Some mining companies are turning to experts from other industries to lead the charge. “A couple of natural resources companies have brought in supply chain managers with retail and consumer goods backgrounds to implement some of the latest supply chain process thinking and supporting technologies,” IDC’s Holmes said. “And that’s a trend I think we’ll see continue.”

Cutifani encourages the mining industry to develop “an operating and project-delivery model that takes inspiration from beyond the mining industry, to support the implementation of the plans and disciplines necessary to improve our ability to execute our strategy. In doing so, we will also establish the underlying processes necessary to improve our competitive operating position, to improve margins and to increase capital returns.”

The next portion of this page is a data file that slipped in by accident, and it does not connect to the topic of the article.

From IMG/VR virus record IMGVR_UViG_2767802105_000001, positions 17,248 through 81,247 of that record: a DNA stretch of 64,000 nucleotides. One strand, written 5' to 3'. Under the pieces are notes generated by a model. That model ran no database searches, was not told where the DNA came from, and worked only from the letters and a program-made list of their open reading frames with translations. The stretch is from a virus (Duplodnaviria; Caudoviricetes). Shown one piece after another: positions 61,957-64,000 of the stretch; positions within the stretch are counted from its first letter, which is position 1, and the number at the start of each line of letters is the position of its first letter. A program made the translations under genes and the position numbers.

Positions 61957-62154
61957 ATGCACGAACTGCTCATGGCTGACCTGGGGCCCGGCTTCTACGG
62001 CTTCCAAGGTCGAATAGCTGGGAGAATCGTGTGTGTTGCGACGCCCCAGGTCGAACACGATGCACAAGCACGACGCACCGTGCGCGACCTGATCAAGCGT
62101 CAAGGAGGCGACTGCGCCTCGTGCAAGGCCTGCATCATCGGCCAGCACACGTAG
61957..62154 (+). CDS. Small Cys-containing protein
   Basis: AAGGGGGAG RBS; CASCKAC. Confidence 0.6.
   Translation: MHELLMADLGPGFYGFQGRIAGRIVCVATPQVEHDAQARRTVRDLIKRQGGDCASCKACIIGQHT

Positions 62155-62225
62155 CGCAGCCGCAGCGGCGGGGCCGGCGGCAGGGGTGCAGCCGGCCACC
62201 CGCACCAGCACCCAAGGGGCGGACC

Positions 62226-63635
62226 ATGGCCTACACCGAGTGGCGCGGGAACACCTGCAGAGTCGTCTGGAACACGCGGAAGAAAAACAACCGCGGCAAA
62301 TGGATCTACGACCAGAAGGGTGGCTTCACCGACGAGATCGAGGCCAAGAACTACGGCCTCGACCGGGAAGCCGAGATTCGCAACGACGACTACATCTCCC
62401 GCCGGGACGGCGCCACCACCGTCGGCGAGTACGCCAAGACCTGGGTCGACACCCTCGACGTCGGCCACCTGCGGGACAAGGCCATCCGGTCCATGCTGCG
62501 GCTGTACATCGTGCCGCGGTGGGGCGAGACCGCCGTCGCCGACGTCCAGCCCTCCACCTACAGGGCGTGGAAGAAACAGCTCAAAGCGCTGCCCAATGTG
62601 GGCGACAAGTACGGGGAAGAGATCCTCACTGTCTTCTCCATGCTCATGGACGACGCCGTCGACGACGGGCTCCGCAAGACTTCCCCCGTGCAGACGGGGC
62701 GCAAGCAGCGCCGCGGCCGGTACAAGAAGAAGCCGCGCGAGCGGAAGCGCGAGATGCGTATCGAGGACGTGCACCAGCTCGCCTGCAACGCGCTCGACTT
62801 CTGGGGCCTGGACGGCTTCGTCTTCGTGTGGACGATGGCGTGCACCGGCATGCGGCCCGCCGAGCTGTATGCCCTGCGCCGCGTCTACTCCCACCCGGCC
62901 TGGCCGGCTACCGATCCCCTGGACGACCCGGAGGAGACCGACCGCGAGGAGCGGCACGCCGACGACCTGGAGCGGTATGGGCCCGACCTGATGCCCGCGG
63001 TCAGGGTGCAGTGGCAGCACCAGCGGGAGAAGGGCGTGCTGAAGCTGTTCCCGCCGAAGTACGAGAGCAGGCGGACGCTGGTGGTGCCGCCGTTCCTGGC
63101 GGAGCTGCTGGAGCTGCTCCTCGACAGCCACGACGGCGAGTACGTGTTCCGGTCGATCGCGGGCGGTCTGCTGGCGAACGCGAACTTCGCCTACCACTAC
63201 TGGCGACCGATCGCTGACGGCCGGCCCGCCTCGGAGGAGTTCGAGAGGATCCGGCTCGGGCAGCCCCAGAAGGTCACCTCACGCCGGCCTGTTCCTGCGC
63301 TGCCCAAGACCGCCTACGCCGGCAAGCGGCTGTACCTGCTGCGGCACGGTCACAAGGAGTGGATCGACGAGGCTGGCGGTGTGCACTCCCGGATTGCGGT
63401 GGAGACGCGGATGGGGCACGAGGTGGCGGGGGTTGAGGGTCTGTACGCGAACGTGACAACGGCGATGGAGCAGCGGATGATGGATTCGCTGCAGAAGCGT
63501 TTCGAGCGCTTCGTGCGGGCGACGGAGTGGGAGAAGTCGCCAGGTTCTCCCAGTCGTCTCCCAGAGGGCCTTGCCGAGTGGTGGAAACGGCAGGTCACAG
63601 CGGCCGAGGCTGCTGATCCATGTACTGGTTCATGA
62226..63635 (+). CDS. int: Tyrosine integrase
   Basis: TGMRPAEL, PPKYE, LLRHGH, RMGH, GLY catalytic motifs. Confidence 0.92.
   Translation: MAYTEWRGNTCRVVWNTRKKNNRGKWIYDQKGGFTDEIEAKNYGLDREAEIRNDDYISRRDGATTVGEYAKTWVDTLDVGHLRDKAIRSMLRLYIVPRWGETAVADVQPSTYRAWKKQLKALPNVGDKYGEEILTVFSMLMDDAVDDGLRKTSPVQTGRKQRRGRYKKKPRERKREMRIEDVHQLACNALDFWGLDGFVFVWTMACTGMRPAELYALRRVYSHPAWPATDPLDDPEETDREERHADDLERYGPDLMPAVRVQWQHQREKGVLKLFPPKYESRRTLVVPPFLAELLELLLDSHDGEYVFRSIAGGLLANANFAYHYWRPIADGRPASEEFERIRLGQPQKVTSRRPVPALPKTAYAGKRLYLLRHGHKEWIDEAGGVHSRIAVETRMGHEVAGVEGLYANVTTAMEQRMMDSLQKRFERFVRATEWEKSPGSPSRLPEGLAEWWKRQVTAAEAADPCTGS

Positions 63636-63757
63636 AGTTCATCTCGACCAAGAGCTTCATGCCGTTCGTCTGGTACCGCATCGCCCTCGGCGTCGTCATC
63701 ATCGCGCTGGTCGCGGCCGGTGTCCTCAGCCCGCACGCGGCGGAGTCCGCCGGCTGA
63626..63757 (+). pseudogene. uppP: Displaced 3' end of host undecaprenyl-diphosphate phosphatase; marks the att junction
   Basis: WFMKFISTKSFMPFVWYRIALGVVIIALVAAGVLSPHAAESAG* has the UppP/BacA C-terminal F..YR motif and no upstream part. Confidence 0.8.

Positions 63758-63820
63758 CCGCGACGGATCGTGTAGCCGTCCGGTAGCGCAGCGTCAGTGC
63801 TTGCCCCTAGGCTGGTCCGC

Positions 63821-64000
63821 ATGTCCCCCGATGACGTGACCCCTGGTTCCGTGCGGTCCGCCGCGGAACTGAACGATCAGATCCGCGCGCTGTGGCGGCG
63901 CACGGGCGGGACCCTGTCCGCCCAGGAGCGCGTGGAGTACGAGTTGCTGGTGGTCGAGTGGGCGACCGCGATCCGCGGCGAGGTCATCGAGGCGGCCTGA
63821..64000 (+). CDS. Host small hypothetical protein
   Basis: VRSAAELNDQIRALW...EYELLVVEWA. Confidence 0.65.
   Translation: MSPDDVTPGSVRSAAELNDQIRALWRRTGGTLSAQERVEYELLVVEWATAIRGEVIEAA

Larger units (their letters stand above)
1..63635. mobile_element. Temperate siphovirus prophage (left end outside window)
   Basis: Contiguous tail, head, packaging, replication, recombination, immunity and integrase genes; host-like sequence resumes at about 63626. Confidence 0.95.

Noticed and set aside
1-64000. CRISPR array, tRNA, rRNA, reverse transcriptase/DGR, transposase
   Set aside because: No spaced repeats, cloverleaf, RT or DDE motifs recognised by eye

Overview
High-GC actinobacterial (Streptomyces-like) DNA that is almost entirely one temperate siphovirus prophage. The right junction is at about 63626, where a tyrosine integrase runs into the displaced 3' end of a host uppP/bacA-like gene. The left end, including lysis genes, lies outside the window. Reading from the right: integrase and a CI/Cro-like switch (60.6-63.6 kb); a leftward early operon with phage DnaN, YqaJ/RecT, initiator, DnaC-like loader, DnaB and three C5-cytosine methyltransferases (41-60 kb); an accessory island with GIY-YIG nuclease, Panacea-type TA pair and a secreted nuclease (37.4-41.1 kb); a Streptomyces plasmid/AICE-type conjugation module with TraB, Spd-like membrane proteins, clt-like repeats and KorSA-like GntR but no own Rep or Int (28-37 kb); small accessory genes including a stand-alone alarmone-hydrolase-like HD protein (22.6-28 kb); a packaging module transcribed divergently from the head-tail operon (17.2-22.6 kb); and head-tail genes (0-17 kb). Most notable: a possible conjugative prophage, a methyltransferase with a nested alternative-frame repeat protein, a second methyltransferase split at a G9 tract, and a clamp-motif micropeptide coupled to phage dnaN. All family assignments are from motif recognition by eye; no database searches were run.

The road ahead isn’t necessarily an easy one for the mining industry. The biggest challenge, Holmes and Benndorf agree, will be tackling change.

“Mining is a very conservative industry, and implementing change usually takes a while,” Benndorf notes. “The right driver has been missing because mining has been such a lucrative business. But now we’re being forced to look at cutting costs. Smarter ways of doing maintenance, mine planning and implementing production become more appealing to companies and they are more willing to change in this situation, but it requires a commitment from the top.”

Holmes believes a change in culture is a prerequisite for technology adoption. “We need to start talking about lean techniques in mining as other industries do,” he urged. “It’s important for mining organizations to look at other industries to see how they’ve embarked on that journey. We need a very fundamental change in thinking and a cultural change that is organized from the top down so that things get implemented.”